2. Cavalry Portfolio Services is liscenced in all of the 50 states that require it to be liscened in. That is just a stall tactic to try and get out of paying a debt. You can find out that information first hand by contacting your local state government.

3. In regards to staying off of the phone. There are two things I will mention in regards to this comment.

First, If you stay off the phone, then you will never have an opportunity to work out payment arrangements and you are putting yourself at a higher risk for lawsuit if the account is in statute.

Secondly, Sure there are some nimrod collectors out there, but there are some good ones too. I have received countless letters etc. from customers who have been helped.
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#3 Consumer Suggestion

Karen, totally separate issues here. Not relevant.

AUTHOR: Steve - (U.S.A.)


The things that happen in your personal life, although tragic, are not at all relevant to the issue at hand. Business id business. Big business has no obligation to take into account your personal life issues.

And, the value of the car, or the number of miles on it, etc, also is irrelevant.

The only relevant factors here are that you had a contract for the financing of a car, and you did not make the required payments. The car was repo'd and sold at auction. The auction did not bring the amount owed plus costs. That leaves a deficiency amount that can be legally collected.

Now, a JUNK DEBT BUYER purchased that contract. They have nothing to do with your prior lender, who by the way was a high risk lender.

Now, you will have to respond to this JUNK DEBT BUYER/Collection Agency. DO NOT refernece the original debt, or give them any personal, financial, employment information.

Again, stick to the issue at hand. Clearly dispute the debt and demand that they show you a contract that shows you owe THEM the money, as well as a complete account history and itemization of charges. Also demand proof that they have the legal right to collect on the said debt, and proof that they are licensed as required to do debt collections in your state.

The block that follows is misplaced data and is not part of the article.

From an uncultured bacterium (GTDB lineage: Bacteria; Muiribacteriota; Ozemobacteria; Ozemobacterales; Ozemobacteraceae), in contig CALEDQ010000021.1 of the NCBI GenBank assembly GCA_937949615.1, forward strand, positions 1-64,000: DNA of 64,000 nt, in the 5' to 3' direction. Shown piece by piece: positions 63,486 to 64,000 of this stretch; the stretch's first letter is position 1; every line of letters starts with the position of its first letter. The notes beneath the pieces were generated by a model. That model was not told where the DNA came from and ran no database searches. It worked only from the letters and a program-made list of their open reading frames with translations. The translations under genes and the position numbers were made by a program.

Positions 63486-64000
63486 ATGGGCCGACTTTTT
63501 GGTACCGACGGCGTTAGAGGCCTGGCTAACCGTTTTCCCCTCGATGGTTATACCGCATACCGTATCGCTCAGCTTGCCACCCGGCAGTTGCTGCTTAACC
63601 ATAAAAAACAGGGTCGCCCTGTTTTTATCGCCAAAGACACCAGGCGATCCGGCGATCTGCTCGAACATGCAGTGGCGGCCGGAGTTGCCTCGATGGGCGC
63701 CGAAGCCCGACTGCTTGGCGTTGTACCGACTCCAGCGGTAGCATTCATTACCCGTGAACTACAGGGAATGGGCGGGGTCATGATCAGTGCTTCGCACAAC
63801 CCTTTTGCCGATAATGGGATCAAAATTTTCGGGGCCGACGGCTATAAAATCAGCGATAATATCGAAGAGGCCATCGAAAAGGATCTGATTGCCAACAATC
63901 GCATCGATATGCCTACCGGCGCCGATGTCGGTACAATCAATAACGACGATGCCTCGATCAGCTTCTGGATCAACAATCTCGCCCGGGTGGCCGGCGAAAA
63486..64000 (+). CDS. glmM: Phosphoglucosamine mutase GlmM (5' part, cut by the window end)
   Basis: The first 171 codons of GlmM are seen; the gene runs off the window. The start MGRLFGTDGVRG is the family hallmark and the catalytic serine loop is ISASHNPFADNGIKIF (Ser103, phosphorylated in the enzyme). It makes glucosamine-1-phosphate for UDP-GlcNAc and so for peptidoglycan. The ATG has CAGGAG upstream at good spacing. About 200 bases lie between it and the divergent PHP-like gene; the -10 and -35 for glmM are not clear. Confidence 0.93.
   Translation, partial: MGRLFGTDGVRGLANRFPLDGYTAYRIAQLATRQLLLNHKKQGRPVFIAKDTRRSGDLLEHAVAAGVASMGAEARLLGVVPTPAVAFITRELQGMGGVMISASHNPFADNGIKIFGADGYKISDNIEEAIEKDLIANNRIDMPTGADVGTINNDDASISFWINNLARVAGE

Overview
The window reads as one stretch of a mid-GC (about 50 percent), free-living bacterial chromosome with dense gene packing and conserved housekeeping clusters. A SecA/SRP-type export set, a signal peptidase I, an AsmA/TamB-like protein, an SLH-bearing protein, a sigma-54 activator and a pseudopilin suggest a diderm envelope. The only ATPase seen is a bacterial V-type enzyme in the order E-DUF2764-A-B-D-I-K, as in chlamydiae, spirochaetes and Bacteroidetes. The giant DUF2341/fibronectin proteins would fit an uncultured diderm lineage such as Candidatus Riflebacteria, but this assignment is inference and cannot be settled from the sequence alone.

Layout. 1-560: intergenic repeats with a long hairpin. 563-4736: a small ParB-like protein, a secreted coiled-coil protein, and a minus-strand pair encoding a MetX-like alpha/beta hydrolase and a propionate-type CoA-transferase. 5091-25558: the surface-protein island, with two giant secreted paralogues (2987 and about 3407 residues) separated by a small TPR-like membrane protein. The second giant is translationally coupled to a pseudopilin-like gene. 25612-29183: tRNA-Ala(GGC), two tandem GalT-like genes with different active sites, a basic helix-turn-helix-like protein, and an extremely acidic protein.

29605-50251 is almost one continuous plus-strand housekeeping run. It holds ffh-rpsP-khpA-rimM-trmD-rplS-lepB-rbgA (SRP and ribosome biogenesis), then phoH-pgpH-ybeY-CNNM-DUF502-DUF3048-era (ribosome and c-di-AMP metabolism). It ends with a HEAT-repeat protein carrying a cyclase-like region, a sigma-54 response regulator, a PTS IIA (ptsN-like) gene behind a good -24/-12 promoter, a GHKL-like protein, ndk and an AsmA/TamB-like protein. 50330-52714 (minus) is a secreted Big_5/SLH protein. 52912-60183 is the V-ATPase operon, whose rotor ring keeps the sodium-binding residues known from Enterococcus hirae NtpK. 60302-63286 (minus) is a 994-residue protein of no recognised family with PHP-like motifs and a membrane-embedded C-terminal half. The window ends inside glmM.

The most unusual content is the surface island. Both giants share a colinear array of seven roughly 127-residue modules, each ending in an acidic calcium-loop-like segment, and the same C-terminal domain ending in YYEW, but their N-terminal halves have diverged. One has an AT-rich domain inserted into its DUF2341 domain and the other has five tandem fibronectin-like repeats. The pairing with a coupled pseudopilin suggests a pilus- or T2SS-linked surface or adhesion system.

This is called a DEBT VALIDATION request, and should be sent by certified mail, return reciept requested. put the certified# on the letter itself, and keep a copy for your records. This is very important.

And, STAY OFF THE PHONE!!! There is never a reason to speak with ANY debt collector on the phone. It will NEVER do anything positive for you and will always make things worse.

Good luck.
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#4 Consumer Suggestion

What has happened.

AUTHOR: Michael - (U.S.A.)

Before I say anything, I'm very sorry to hear about what happened to your daughter. As a father, I cannot imagine how I could handle what you have gone through.

That said, let me explain what happened when your car was reposessed. At the time of your reposession you owed a certain amount of money on the 1998 Neon. I'm going to make up some figures here, so obviously the numbers I'm talking about don't mean anything, but the explanation will tell you what's happened.

At the time of your reposession lets say you owed $11,166.67. You car was reposessed by the lender and sold at auction for, say, $4000.00. The $4000.00 was subtracted from the amount you owed at the time, and the balance left was $7,166.67. The amount they're trying to collect represents the amount still unpaid on your contract, commonly referred to as a 'deficiency balance'.

That's a very basic explanation however- what they're really trying to collect is the balance left over after the sale of your car, plus the auction fees, reposession fees, and any storage fees, as well as any collection costs.

Unfortunately regardless of circumstances, your contract is set in stone and this isn't a matter of 'if' you owe this, but rather 'that' you owe it. You should be able to negotiate the amount down to something more managable, though. There are a lot of options for you at this point as far as how you can deal with this issue, but basically they're going to continue trying to collect this money from you until you do find some kind of resolution.